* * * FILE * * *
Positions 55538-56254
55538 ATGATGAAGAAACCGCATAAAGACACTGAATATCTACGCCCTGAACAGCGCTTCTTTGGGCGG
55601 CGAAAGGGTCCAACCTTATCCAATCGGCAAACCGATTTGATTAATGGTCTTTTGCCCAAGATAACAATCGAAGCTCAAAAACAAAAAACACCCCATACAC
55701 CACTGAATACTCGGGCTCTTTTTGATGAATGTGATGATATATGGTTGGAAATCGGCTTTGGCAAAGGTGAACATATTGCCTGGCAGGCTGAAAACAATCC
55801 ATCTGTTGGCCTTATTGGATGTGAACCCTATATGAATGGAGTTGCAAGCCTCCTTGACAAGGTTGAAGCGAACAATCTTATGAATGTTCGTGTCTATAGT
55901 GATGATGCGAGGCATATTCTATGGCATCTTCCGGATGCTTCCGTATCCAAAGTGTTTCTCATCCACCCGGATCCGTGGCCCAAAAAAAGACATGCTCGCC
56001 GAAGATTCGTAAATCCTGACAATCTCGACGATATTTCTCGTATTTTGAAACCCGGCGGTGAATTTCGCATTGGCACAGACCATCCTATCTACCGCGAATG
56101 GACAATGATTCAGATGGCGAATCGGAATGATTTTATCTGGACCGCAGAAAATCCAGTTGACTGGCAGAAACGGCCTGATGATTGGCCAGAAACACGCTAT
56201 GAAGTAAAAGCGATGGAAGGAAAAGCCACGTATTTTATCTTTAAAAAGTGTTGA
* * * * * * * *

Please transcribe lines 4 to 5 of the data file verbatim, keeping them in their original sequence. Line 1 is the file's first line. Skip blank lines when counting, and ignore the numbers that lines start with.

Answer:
55701 CACTGAATACTCGGGCTCTTTTTGATGAATGTGATGATATATGGTTGGAAATCGGCTTTGGCAAAGGTGAACATATTGCCTGGCAGGCTGAAAACAATCC
55801 ATCTGTTGGCCTTATTGGATGTGAACCCTATATGAATGGAGTTGCAAGCCTCCTTGACAAGGTTGAAGCGAACAATCTTATGAATGTTCGTGTCTATAGT